Photograph by NASA

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A SpaceX Falcon 9 rocket stands ready to boost a Dragon capsule on its fifth commercial resupply mission to the International Space Station. If all goes as planned, the rocket will land on a barge on Saturday.

Photograph by NASA

Elon Musk Attempts Daring First, Landing a Rocket on a Boat

SpaceX chief aims to make rockets reusable by guiding them to a barge instead of letting them splash down.

Rockets have landed on the moon and on Mars, but now SpaceX rocket maven Elon Musk aims to land one someplace really exotic—a barge floating in the Atlantic Ocean.

The barge, or "autonomous spaceport drone ship" as SpaceX calls it, is scheduled to land its returned rocket on Saturday, about 17 minutes after the planned 4:47 a.m. (EST) launch of a Dragon cargo spacecraft heading to the International Space Station from the Cape Canaveral Air Force Station in Florida.

The point of the barge landing is to recover the rocket's expensive engines and reuse them. Until now, rocket engines have typically been allowed to burn up on reentry or plummet into the ocean, either for disposal or recovery later by boat. If SpaceX pulls off the barge landing, it will be a first for ocean landings.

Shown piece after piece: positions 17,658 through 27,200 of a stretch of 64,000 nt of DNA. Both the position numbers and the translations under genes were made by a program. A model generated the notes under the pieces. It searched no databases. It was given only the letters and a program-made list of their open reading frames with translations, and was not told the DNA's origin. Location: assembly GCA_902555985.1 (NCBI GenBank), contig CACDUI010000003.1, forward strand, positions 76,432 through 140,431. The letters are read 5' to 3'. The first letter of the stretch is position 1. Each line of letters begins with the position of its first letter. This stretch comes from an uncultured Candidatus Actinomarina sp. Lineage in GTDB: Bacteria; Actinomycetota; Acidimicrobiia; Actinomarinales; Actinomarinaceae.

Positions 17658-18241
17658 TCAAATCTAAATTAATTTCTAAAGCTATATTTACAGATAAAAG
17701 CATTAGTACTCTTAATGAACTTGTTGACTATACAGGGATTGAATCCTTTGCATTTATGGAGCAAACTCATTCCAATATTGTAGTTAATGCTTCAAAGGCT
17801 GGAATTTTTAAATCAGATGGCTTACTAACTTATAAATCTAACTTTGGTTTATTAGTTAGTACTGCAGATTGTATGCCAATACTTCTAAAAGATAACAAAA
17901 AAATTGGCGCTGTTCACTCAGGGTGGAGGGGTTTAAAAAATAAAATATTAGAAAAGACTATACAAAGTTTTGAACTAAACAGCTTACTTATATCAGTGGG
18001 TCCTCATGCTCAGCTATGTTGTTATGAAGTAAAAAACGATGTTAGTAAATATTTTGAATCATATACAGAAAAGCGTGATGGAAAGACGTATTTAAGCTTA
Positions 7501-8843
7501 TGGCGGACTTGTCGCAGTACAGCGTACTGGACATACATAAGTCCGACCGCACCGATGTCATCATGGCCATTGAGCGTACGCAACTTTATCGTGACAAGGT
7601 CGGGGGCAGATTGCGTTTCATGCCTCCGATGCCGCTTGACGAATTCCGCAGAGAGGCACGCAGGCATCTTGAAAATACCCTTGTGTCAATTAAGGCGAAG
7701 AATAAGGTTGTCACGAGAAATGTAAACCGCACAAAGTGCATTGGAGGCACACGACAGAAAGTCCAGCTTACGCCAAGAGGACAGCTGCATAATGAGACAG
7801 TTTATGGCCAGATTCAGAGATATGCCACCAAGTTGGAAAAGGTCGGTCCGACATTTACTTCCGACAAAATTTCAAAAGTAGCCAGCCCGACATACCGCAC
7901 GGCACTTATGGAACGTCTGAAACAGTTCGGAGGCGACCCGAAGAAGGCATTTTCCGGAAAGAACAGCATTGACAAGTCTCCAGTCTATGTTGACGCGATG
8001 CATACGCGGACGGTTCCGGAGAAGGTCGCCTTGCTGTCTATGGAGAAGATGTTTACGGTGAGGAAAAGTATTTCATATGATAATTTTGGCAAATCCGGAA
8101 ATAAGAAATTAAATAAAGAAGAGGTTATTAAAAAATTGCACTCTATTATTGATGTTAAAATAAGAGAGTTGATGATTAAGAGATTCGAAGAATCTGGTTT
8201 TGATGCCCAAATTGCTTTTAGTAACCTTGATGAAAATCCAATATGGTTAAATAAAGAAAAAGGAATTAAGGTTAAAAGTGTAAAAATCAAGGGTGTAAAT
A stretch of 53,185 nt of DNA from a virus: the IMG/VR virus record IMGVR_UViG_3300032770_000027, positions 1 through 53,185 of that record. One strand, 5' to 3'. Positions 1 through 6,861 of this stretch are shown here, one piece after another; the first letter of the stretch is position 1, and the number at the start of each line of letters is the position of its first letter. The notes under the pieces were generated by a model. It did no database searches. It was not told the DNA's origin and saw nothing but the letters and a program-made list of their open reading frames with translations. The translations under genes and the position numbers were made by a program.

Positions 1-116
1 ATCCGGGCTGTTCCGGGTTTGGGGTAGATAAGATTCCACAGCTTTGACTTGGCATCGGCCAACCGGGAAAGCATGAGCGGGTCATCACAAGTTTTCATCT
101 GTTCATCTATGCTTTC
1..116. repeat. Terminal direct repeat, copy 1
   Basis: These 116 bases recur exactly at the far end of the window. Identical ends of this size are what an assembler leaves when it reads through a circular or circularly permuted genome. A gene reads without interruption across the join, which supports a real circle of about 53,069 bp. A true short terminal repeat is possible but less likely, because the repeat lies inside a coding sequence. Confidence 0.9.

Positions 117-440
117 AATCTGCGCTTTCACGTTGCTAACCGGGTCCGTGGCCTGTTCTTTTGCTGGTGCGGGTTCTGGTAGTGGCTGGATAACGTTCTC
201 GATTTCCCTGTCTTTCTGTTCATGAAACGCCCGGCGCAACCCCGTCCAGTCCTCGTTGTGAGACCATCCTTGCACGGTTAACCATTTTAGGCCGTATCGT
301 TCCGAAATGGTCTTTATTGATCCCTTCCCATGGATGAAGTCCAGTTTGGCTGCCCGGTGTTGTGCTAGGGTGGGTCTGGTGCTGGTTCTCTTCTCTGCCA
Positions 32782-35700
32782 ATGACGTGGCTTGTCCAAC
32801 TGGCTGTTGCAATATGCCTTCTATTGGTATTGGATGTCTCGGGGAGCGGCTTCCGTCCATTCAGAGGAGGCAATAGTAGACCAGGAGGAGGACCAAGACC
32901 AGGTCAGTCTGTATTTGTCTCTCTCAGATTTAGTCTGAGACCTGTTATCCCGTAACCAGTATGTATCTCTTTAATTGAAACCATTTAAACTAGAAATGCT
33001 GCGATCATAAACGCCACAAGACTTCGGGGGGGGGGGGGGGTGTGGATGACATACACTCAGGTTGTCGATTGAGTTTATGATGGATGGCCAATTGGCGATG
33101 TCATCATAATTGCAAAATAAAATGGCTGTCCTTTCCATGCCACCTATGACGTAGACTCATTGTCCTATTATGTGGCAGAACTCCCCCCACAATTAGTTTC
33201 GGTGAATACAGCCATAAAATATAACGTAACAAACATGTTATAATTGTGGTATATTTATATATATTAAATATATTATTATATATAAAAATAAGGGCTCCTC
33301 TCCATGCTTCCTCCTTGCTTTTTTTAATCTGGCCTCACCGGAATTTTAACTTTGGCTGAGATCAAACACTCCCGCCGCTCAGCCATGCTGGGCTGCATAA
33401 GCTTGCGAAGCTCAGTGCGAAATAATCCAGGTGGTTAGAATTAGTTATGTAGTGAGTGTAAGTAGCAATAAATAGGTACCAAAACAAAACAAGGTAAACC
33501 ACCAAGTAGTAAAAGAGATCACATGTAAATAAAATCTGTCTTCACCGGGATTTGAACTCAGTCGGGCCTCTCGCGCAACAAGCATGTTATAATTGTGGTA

The barge's landing site, just 300 feet by 170 feet in size (about 90 by 50 meters), will act as the outfielder's glove to catch the massive first stage of the Falcon 9 launch rocket, maneuvered into place by remote control.

"Our main mission is to get cargo to the space station," said SpaceX's Hans Koenigsmann, speaking last week at a NASA briefing. "I'm pretty sure it will be pretty exciting," he said of the attempted controlled landing of the 14-story-tall first stage of the rocket on a flat floating platform.

Failure an Option

SpaceX has successfully landed rocket stages on land, and made a controlled landing on water after a past cargo launch, which still led to the loss of the rocket stage in the drink. Musk has previously suggested that barge landings of stages would expedite their reuse, leading to cheaper rocketry.

Musk gave 50 percent odds of the barge landing working out. ("I pretty much made that up. I have no idea," he added in a recent web chat on Reddit.)

Koenigsmann, the "mission assurance" chief at SpaceX, called the barge landing attempt "extremely challenging," and did not express undue optimism about it working on a first try. The Dragon launch is the fifth of 12 cargo resupply missions that NASA has contracted for with SpaceX at a cost of $1.6 billion.

Even if the barge landing is successful, don't look for rocket launch costs to drop much, says space economist Henry Hertzfeld of George Washington University in Washington, D.C. Rocket engines are responsible for only about a third of launch costs, he says, and refurbishment might eat up any price savings from reusable ones.

For now, weather reports give an 80 percent chance that the Saturday cargo launch and rocket landing attempt will go forward, although the cargo spacecraft's launch window will be open only for a moment for the trajectory needed to reach the space station. That means a delay might push the SpaceX attempt back to next Tuesday.

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